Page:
Here’s a secret: flap meat historically was a cut that butchers kept out of the meat case because they were saving it for themselves. Fortunately, the secret is slowly getting out, so it’s becoming easier to find this cut in stores. Ask your butcher for an Aspen Ridge Natural Angus Beef bavette the next time you’re shopping.
Like other hearty cuts including the flank and skirt steaks, flap steak is ideal for fajitas, sandwiches, and alongside equally flavorful side dishes like garlic mashed potatoes or tahini and lime-dressed veggies.
How do I cook flap steak?
As we mentioned above, flap steak really shines when it’s marinated. The marinade’s ingredients will tenderize and add flavor to the meat. Once it’s flavored up, flap steak often ends up on the grill, where the high heat adds a pleasant, smoky char while keeping the meat moist.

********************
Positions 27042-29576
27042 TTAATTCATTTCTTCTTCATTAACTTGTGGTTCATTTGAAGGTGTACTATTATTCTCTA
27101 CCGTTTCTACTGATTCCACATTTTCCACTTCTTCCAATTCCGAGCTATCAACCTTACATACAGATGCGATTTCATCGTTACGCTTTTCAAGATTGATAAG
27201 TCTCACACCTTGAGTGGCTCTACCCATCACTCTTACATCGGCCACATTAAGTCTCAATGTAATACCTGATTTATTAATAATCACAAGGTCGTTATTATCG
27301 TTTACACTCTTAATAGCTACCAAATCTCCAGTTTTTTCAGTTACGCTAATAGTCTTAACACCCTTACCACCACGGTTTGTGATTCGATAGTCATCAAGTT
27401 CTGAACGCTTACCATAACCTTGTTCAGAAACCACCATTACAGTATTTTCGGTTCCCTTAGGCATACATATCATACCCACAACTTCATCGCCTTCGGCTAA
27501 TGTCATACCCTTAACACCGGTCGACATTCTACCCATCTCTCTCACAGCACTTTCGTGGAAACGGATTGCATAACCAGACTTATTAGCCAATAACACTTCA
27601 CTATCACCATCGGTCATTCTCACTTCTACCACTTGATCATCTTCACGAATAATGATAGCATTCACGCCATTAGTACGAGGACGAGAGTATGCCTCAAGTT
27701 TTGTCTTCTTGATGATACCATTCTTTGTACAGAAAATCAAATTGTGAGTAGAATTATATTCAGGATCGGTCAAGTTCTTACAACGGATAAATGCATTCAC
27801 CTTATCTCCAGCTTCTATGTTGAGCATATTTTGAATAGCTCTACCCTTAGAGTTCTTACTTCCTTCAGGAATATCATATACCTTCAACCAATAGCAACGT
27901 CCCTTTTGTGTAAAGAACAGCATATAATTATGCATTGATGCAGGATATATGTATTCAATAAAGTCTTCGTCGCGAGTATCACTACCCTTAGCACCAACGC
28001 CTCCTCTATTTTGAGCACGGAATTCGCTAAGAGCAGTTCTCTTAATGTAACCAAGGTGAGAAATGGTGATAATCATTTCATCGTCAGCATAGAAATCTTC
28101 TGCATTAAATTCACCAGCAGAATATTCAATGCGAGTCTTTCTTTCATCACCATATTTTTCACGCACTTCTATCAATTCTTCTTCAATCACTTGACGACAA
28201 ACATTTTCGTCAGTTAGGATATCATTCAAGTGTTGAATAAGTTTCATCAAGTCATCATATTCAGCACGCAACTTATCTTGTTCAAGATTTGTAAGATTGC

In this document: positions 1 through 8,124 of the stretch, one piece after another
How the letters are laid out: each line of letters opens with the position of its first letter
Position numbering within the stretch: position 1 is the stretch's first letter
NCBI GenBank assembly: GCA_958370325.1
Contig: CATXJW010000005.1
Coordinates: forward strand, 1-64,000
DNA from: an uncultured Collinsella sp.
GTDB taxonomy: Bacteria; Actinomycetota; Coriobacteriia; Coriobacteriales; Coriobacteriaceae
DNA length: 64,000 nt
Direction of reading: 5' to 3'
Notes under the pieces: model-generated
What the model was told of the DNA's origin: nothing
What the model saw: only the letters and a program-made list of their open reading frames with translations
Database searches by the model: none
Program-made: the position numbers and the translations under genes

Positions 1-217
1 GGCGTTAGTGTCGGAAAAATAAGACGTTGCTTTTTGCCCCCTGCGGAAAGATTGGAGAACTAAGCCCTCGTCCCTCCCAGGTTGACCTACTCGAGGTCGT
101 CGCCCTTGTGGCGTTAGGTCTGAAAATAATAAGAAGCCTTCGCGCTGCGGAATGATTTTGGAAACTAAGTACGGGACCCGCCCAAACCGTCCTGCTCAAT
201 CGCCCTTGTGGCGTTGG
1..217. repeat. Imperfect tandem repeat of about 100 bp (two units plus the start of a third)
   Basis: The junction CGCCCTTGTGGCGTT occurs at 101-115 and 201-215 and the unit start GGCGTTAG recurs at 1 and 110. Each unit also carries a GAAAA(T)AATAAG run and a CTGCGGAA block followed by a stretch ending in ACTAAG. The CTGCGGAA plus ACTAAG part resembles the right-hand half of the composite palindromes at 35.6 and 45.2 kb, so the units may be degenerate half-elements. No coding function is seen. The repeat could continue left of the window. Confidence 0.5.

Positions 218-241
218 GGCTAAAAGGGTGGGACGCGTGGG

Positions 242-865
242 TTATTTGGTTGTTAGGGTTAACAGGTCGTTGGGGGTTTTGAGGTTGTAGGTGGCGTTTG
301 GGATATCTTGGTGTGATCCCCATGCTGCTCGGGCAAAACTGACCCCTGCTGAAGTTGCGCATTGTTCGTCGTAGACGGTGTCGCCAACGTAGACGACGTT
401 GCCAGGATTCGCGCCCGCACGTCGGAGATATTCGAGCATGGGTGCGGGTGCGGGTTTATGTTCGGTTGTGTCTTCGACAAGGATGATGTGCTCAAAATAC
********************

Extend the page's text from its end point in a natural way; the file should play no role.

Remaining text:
Flap steak also works well when broiled or as part of a beef stir-fry.
How to Grill Flap Steak
- Preheat the grill to high.
- Take steak out of marinade or packaging and pat dry with a paper towel.
- Sprinkle with salt.
- Grill 2-3 minutes per side for medium-rare. Use a meat thermometer to ensure your steak is at the temperature you desire.
- Let stand for 5 minutes before thinly slicing against the grain.
Get more steak grilling tips.
Can flap steak be smoked?
Sure can. Like flank steak, flap steak works well on the smoker. It cooks low and slow, infusing smokiness while retaining its natural juiciness and tenderness.
Flap Steak Recipes to Wow a Crowd
Flap Steak Tacos with Chipotle Cream